Officer J.T. West was said by police to be working on a report in his patrol car around 10 p.m. when he saw two Black men walking up behind him from an abandoned apartment building he was patrolling. As he got out to speak to the men one of them pulled out a gun from his waistband and opened fire on the officer. All six shots fired by the gunman missed the officer with one hitting the driver’s side door of the patrol car.

    No words were exchanged with any of the three men.

    The officer squeezed off two shots at the men while taking cover. The gunman and his accomplice ran off. It is not known if either was wounded.”

    I’m not trying to be a jerk, but I don’t understand what point is being made here. Is the point that being a police officer can be deadly? I understand that. Is this an argument that police should NOT “talk” to suspects, or to reason with them? I doubt it. Is this an argument that we shouldn’t try to “incentivize” cops to be just over all nicer and trusting and less gun-happy and less brutal during encounters?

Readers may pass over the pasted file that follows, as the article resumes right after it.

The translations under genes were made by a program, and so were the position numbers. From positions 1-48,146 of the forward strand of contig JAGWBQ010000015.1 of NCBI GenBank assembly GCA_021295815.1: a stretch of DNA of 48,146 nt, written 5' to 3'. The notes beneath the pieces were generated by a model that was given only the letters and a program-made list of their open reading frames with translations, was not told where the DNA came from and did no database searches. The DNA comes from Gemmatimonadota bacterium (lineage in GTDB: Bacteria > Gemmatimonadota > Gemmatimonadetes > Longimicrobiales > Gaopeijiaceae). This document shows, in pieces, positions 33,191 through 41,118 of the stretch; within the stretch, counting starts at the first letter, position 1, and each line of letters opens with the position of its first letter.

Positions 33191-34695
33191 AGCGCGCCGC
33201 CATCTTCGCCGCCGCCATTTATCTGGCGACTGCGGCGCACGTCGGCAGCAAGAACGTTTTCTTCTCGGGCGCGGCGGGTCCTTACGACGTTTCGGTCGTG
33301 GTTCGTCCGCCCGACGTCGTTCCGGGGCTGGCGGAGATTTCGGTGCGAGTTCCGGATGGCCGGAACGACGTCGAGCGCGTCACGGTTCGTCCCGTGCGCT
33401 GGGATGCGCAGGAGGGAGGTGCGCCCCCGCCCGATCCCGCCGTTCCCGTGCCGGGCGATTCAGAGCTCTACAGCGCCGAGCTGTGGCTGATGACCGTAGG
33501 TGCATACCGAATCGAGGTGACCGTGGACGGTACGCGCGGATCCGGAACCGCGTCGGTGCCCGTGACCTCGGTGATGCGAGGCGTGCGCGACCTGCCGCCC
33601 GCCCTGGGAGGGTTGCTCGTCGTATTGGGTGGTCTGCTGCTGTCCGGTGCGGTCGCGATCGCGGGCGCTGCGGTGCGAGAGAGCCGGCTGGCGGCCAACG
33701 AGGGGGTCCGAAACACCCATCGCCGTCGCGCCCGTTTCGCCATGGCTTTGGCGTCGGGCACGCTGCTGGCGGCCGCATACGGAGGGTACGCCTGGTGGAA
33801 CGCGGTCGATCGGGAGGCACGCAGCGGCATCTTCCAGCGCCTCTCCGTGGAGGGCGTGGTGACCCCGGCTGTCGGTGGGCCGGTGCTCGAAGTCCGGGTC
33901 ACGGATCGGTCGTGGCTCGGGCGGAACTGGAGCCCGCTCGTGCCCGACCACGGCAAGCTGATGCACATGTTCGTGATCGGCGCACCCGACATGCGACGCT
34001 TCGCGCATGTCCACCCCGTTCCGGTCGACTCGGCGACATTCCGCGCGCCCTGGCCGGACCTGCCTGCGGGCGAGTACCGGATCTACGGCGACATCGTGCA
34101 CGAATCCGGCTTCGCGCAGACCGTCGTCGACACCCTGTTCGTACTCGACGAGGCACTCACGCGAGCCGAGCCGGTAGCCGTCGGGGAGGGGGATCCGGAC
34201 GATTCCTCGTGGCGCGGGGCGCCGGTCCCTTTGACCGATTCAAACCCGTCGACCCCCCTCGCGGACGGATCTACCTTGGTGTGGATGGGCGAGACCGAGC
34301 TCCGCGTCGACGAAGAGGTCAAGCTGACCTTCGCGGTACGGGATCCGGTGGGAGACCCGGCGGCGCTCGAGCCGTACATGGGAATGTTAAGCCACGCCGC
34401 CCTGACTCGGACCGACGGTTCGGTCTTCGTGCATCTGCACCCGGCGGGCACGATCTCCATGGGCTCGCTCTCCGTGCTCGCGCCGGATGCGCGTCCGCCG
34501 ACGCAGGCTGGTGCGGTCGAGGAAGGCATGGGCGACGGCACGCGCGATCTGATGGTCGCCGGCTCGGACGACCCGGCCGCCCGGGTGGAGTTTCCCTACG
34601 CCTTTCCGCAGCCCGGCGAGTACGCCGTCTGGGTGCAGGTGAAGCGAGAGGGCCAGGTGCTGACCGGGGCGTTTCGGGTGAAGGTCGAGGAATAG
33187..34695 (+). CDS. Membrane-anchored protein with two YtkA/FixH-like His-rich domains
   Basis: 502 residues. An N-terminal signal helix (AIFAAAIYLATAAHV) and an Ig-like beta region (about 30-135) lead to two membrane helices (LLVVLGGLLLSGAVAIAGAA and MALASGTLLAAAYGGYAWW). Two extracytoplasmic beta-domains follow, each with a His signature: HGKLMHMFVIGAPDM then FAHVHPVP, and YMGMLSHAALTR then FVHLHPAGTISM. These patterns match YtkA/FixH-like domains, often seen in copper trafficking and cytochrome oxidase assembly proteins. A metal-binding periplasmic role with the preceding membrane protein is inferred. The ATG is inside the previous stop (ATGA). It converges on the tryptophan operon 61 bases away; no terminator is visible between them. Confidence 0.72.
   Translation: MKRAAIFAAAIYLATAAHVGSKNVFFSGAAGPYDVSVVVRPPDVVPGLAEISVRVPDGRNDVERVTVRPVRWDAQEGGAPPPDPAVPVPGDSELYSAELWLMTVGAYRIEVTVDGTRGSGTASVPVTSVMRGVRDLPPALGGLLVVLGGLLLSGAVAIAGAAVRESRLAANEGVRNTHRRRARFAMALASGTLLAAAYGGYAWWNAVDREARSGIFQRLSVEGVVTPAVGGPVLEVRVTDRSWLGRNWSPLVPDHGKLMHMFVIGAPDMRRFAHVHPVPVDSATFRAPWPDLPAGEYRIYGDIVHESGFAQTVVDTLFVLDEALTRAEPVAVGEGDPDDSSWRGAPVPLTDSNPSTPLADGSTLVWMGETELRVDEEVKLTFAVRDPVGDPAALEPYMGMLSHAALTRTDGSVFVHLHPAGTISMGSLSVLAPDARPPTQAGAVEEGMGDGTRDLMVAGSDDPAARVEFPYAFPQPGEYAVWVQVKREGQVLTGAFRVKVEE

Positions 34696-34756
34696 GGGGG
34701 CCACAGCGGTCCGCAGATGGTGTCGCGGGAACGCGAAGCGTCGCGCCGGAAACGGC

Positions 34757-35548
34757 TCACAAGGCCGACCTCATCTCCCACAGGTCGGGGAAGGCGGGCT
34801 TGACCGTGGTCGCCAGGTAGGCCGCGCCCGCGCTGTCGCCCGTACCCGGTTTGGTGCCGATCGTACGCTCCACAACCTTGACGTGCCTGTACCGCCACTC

Maybe, to that last one, but that is still the argument that I’ve been trying to make, and the argument that I’ll continue to make here (since people are interested!). I know that elissa took issue with my language about “incentivizing” certain behavior in police instead of viewing them as trained professionals called upon to exercise split-second discretion in dangerous situations, but I don’t think the two things are even close to mutually exclusive and I really believe in the power of incentives (and disincentives) to shape conduct. Patterico has been excited about Sowell’s incentive-based, “constrained method” theories. You all scored pretty highly on that scale, right? I think this is probably an interesting topic on which to either apply those theories or show some major flaws in the theory (or the diagnostic).

    Leviticus (f9a067)

  47. And if Garner did take the ticket, you would need to either accept him not paying it or send someone after him provoking an incident then.

    And if you really want to avoid a confrontation, how do you intend to get the person to stop the illegal activity, ask them nicely?

    O: Here’s your ticket for selling loosies.